The United States managed to win Security Council approval for new sanctions against Iran this week, but don't bet that this will slow down Iran's drive to acquire nuclear capability.
The Security Council vote may be a diplomatic victory for the Obama administration, but it falls short as an effective mechanism to deter Iran from its quest for nukes. The administration labored mightily to build a coalition for a resolution that would make it harder for Iran to obtain nuclear technology and finance commercial operations -- without drawing a veto from Russia and China, Iran's trade and investment partners.
The new sanctions restrict the ability of Iran's banks to finance international deals. They add Iranian companies to the names on the commercial embargo. Nations are authorized to inspect cargo ships bound for Iran suspected of carrying nuclear material.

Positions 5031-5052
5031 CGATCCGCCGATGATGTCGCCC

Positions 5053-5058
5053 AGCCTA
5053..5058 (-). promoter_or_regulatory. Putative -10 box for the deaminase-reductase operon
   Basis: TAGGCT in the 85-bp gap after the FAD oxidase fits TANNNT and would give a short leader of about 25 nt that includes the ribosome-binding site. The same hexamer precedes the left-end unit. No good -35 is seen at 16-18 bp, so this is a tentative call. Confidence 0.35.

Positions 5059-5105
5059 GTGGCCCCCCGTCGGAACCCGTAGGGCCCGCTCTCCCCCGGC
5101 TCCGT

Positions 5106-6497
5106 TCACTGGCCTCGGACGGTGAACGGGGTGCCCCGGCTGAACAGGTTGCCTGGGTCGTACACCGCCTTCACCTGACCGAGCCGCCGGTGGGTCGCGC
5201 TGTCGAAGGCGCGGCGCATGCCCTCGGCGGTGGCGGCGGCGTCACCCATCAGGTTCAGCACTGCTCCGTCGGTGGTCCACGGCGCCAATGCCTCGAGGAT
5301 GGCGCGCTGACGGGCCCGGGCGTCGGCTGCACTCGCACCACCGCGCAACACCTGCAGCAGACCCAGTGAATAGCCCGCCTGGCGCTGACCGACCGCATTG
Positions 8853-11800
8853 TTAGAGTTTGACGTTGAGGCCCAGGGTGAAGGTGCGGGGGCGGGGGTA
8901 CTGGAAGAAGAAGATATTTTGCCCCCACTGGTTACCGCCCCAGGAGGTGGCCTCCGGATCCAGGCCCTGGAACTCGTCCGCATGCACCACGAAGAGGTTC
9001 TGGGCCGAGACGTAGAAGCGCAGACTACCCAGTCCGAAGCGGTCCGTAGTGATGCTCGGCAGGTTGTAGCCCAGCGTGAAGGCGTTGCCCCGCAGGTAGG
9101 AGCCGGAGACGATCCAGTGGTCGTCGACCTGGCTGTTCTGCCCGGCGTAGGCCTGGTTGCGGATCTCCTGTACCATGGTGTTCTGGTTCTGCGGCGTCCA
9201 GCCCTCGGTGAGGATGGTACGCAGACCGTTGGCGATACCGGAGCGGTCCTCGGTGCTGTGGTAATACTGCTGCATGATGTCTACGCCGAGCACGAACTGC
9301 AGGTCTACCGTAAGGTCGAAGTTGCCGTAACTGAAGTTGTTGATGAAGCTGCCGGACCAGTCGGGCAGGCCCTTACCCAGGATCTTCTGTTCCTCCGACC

But winning Russian and Chinese support came at the cost of the "crippling" sanctions Mr. Obama and Secretary of State Hillary Clinton originally sought. The result is a watered-down resolution with limited effect. Neither a Russian-assisted nuclear plant in Iran nor Chinese investment in Iranian oil fields will be affected by the sanctions. The Iranian economy will not be seriously harmed.
It's unlikely that the Security Council resolution -- the fourth and stiffest set of sanctions imposed against Iran for its reckless behavior -- will bring the regime of President Mahmoud Ahmadinejad to the negotiating table. The Iranian leader dismissed the new sanctions as "annoying flies, like a used tissue." His U.N. envoy, Mohammad Khazaee, vowed that Iran would not be deterred.
To read the complete editorial, visit www.miamiherald.com.